How Does Your New Panelized Home Stand Up?

How New Panelized Homes Stand Up

Show Notes:

How does my new home stand up?  Discussions on foundations, basements, crawlspace, pier or slab foundations.   Poured vs cement block foundations.  WUI, Wildland Urban Interface and how is protects from wildfires.  Do I need fire sprinklers?  Engineer stamped plans are reviewed by Landmark Home and Land.  What are Engineered lumber materials?  Can I repurpose items for my new home?



Interviewer: Hello everyone and welcome to episode 26 of the Panelized Prefab Kit Home Building Show. I’m here with the president and founder of Landmark Home and Land Company, a company which has been helping people build their new homes where they want exactly as they want across the nation and worldwide for, well, 25 years now since 1993, Steve Tuma.

Steve, how are things going?

Steve Landmark: Excellent. Staying busy as always working with people to develop some very cool homes. A lot of our customers are working in areas that are very interesting whether geographically, weather-wise, building restriction-wise, historic areas, whatever it is. So it’s always a fun day taking care of each customer individually.

Interviewer: Yeah. It seems like a – over at Landmark, you like to be challenged and I think that’s part of the fun. So today I would like to utilize my time with Steve going over some aspects of panelized home building that we haven’t had all that much time in the past to go over and some things that I’m sure will pique his interest, some of the questions and inquiries that potential Landmark customers have brought to us. So if you’re ready Steve, let me throw some questions out there I think our audience might be keen on hearing you tackle.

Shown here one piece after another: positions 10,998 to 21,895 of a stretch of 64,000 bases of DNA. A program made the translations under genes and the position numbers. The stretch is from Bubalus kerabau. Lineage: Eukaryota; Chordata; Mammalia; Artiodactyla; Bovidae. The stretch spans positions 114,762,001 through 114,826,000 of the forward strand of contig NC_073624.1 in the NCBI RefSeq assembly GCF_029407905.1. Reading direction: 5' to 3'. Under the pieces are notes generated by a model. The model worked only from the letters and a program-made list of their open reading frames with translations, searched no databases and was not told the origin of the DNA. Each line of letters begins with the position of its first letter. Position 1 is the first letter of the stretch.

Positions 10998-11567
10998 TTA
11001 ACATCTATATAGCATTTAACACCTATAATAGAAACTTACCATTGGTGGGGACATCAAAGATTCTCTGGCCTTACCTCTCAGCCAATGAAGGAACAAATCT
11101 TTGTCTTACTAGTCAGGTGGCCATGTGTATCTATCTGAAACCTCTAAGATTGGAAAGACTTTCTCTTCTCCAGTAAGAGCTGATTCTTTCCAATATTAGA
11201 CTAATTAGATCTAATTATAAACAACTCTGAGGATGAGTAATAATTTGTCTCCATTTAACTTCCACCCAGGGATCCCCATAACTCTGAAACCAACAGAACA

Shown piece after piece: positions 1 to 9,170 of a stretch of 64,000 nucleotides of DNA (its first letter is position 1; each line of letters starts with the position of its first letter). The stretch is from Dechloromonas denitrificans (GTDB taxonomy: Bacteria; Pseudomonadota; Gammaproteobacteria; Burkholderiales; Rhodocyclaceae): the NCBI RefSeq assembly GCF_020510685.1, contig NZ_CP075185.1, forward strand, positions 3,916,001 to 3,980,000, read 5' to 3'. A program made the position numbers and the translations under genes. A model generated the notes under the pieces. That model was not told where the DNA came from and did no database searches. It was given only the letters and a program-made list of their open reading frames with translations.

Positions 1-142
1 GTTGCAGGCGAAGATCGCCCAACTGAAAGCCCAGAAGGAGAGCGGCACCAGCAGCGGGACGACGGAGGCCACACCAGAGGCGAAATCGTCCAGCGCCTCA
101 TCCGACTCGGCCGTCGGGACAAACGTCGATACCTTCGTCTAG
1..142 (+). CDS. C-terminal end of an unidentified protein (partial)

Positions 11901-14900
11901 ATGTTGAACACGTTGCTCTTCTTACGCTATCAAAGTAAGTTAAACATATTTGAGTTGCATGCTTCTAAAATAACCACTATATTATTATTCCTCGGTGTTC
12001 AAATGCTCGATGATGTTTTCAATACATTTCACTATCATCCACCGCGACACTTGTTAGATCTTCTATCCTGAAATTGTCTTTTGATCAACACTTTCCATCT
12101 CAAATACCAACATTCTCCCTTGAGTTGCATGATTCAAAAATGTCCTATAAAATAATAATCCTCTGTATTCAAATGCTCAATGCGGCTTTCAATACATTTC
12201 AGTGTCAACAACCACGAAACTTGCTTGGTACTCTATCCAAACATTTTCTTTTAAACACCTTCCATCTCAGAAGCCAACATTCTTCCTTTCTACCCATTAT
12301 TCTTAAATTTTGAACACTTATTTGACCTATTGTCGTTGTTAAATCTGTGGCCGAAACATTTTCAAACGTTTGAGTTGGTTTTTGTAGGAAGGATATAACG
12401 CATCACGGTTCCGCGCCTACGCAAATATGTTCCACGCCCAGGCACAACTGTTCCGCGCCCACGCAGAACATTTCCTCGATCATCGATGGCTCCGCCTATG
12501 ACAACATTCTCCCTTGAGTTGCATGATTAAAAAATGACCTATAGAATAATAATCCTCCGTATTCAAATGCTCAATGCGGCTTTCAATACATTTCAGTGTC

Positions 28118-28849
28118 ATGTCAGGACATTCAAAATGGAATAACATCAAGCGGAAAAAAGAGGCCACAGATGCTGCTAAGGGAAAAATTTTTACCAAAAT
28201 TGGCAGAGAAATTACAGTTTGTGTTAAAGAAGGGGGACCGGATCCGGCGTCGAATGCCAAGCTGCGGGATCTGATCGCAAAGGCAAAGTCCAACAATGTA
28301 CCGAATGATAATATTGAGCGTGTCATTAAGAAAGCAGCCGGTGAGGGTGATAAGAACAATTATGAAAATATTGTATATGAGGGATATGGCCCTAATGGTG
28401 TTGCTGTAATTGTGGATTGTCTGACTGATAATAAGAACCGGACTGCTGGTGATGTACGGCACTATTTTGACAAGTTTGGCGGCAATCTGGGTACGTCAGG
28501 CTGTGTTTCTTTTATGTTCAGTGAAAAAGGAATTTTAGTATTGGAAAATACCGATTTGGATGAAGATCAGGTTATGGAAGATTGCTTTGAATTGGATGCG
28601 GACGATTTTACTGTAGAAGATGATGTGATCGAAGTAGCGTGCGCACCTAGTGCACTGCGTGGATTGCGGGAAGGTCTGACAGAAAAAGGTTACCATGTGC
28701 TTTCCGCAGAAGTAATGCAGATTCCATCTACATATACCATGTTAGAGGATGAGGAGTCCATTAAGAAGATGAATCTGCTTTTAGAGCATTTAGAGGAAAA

Steve Landmark: Yeah, let’s do it.

Interviewer: Let’s start with the foundations. How do I know as a new home builder, how do I know what type of foundation is best for my home and building site? I mean do I need the basement type of foundation, crawlspace, what – their slabs, piers. It could get very daunting I think with all the choices.

Steve Landmark: Right. Well, there are different situations as to why you would choose one or the other. Sometimes you’ve got restrictions geographically. Sometimes there are situations of what people are used to building in an area, therefor they do it. Other times, you’ve got the flexibility of doing any one of those types of foundations. So how does it work? So let’s just – we’re basically going to review – I think you said basements, crawlspaces.

Interviewer: Slabs.

Steve Landmark: Slabs and then a pier system.

Interviewer: Right, yeah

Steve Landmark: So basements are – as everyone knows, it’s like an area underground. It can be a walkout if you’re on the side of a hill where that basement, instead of just being in enclosed areas, an open area. So if you’re like on a lakefront or on the side of a hill, you can have a drive-under garage or workshop, additional rooms, family room.

Interviewer: That would be kind of cool to have your garage underground.

Steve Landmark: Oh, people have done it and boats, you know – you know, sometimes it’s just recreational toys if you’re by a lake. That’s where you bring the canoe in and picnic tables, whatever it would be.

Interviewer: Right.